From one of the CPU sampling graphs you can select an area of interest and then right-click and select Summary Table. Use the selector on the left sidebar of the summary table, or the Columns menu, to make sure that the Stack column is enabled and visible – this is where your call stacks will be shown. Xperfview summarizes multiple stack walks together, collapsing them down where they are identical. The Count field shows how many stacks were collapsed together on each row (how many times that partial call stack was hit), the Weight column shows an estimate of how many milliseconds of CPU time were spent in that call stack, and the %Weight column shows that as a percentage of total CPU time available.

image

Sampling Implies Estimation

CPU sampling is a statistical profiling process. If the number of samples is small, or if the code execution is correlated with the sampling interval, then the results can be off by a large amount. It is important to be aware of the limits of sampling in order to avoid reading too much meaning into a small number of counts.

Symbols

If you haven’t loaded symbols then your call stacks will show DLL names followed by question marks, as shown below. You can tell that you’ve recorded a call stack, but the details of what code was executing are still hidden.

Stack Count Weight % Weight
[Root] 4973 4972.513 93.51
|- ntdll.dll!? 4950 4949.49 93.08
| kernel32.dll!? 4950 4949.49 93.08
|  |- MSVCR90.DLL!? 4904 4903.486 92.21
|  |    MSVCR90.DLL!? 4904 4903.486 92.21
|  |    MFC90.DLL!? 4904 4903.486 92.21
|  |    FractalX.EXE!? 4904 4903.486 92.21
|  |    FractalX.EXE!? 4904 4903.486 92.21
|  |    FractalX.EXE!? 4904 4903.486 92.21
|  |  |- FractalX.EXE!? 4900 4899.485 92.14
|  |  |- user32.dll!? 3 3.001464 0.06
|  |  |- MSVCR90.DLL!? 1 0.999918 0.02
|  |- FractalX.EXE!? 46 46.00391 0.87
|- ntkrnlmp.exe!? 23 23.0229 0.43

 

A single question mark in the stack column means that no call stack is available at all. If “?!?” is displayed then that means that xperf doesn’t know what executable image was at the address.

If the DLLs are from Microsoft then you should point your symbol path to Microsoft’s symbol servers (using the _NT_SYMBOL_PATH environment variable or Configure Symbol Paths from the Trace menu). You can have multiple symbol paths, separate by semicolons, to that you can point at Microsoft’s symbols and your own simultaneously. Then you need to select Load Symbols from the Trace menu or a graph context menu.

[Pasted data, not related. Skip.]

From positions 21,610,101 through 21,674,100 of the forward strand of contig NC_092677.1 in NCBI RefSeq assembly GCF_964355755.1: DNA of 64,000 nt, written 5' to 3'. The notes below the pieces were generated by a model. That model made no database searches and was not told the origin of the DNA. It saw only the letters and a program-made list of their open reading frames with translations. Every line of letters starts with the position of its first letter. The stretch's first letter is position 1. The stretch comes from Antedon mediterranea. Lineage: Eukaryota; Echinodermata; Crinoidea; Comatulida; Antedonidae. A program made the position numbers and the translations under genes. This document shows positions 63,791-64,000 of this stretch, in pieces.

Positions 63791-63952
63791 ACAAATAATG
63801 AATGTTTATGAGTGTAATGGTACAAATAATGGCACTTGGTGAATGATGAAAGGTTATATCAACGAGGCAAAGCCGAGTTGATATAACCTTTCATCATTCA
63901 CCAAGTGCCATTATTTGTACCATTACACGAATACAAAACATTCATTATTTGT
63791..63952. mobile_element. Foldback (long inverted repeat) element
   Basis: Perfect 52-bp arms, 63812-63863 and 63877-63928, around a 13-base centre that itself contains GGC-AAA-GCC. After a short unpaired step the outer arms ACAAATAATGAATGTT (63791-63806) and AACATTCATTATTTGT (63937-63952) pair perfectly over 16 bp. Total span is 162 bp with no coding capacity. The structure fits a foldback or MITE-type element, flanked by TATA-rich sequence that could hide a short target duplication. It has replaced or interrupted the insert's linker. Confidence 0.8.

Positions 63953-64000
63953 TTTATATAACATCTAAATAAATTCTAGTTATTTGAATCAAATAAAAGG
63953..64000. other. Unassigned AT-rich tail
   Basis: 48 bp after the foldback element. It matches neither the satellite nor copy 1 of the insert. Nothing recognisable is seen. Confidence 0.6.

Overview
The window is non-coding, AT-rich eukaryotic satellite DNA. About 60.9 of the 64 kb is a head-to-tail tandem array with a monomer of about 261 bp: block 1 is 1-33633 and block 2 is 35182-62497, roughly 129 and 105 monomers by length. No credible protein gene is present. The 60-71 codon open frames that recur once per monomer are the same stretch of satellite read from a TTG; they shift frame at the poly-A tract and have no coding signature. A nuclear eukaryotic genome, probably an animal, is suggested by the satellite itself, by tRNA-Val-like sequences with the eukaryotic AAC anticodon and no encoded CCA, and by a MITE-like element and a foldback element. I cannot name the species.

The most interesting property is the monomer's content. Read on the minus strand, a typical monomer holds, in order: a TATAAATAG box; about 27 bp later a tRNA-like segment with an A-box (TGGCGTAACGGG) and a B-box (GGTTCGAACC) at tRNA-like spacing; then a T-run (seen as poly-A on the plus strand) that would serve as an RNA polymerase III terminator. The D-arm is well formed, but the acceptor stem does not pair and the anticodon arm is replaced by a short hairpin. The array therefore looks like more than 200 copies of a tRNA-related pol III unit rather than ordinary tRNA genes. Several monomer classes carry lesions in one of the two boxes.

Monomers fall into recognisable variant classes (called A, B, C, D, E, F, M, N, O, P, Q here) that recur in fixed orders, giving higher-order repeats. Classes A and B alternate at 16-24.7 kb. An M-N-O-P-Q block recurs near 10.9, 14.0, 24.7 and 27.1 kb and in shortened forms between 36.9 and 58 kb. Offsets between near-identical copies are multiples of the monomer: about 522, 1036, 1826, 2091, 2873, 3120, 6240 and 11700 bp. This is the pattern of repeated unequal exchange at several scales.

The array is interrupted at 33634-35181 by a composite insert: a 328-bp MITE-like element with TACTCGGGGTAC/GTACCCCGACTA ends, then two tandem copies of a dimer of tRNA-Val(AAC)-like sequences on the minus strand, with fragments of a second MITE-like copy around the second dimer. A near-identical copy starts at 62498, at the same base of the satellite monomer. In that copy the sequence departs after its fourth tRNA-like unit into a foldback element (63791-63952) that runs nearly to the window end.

Exploring Call Stacks

The call stack display is a bit unusual in that the root of the call stack (conveniently labeled as [Root]) is displayed at the top and you expand downwards from there. The layout is also a bit subtle and non-obvious at first. When you see multiple functions above each other at the same indentation with no minus signs in front of them (for example endthreadex and _AfxThreadEntry below) then that means that in that section of the call stack all of the collapsed stacks took the same path – endthreadex called _AfxThreadEntry in all of the samples and these functions have a parent/child relationship. This layout helps to keep the call stack display as compact as possible.

Stack Count Weight % Weight
[Root] 4973 4972.513 93.51
|- ntdll.dll!? 4950 4949.49 93.08
|  kernel32.dll!? 4950 4949.49 93.08
|  |- MSVCR90.DLL!endthreadex 4904 4903.486 92.21
|  |     MSVCR90.DLL!endthreadex 4904 4903.486 92.21
|  |     MFC90.DLL!_AfxThreadEntry 4904 4903.486 92.21
|  |     FractalX.EXE!PrimaryCalculationProc 4904 4903.486 92.21
|  |     FractalX.EXE!HomeWork::CalculateNextBit 4904 4903.486 92.21
|  |  |- FractalX.EXE!Calculator::Calculate 4899 4898.484 92.12
|  |  |  |- FractalX.EXE!Calculator::Calculate<itself> 2743 2742.873 51.58
|  |  |  |- FractalX.EXE!Calculator::CalculateHelper 2156 2155.611 40.54
|  |  |- FractalX.EXE!IterDataImp<int>::Render 5 5.002155 0.09
|  |- FractalX.EXE!__tmainCRTStartup 46 46.00391 0.87

 

When you see multiple functions above each other at the same indentation with minus signs in front of them (for instance Calculator::Calculate and IterDataImp<int>::Render) it means that all of these functions are called by the function above them. In other words those functions are siblings, all called by HomeWork::CalculateNextBit, and the collapsed call stacks took multiple paths at this point.

When you see a line that ends with <itself> then than line represents samples that occurred in that function, as opposed to in its descendants. This is often described as the exclusive time, as opposed to inclusive time which includes descendants. The <itself> line for a function, if present, will show up as a child node of the function so that the child nodes’ counts sum up to the parent’s count. In the example above Calculator::Calculate was running for 2743 samples and its child function was running for 2156 samples, for a total of 4899.

The best way to get the feel for how this works is to play around with it. If you select a call stack and repeatedly press the right arrow key then the call stack will keep expanding down the hottest path and this can be a very effective way to drill down into what is probably the most important call stack.

To see call stacks for manifest-based ETW events (assuming you enabled them) you need to go to the Generic Events graph and then select Summary Table from its context menu. From there you should make sure that the Stack column is enabled and you can then explore the stacks. The Count column can be very useful to see how many times the various events were hit from various call stacks. When enabled the stacks of manifest-based events are also available in the tooltips of the corresponding event markers in the Generic graph itself.

Summary

Call stacks can be recorded with:

xperf -on Latency -stackwalk profile
rem Your scenario goes here...
xperf -d mytrace.etl

If you are tracing on 64-bit Windows don’t forget to set DisablePagingExecutive and then reboot before recording call stacks. And remember that Windows 7 has better ETW call stack recording support than Windows Vista, and Windows XP has no ETW call stack recording support.

To analyze call stacks load the trace into xperfview and look in the appropriate summary table in the Stack column.

Happy tracing!

Bruce Dawson, Windows Client Performance Team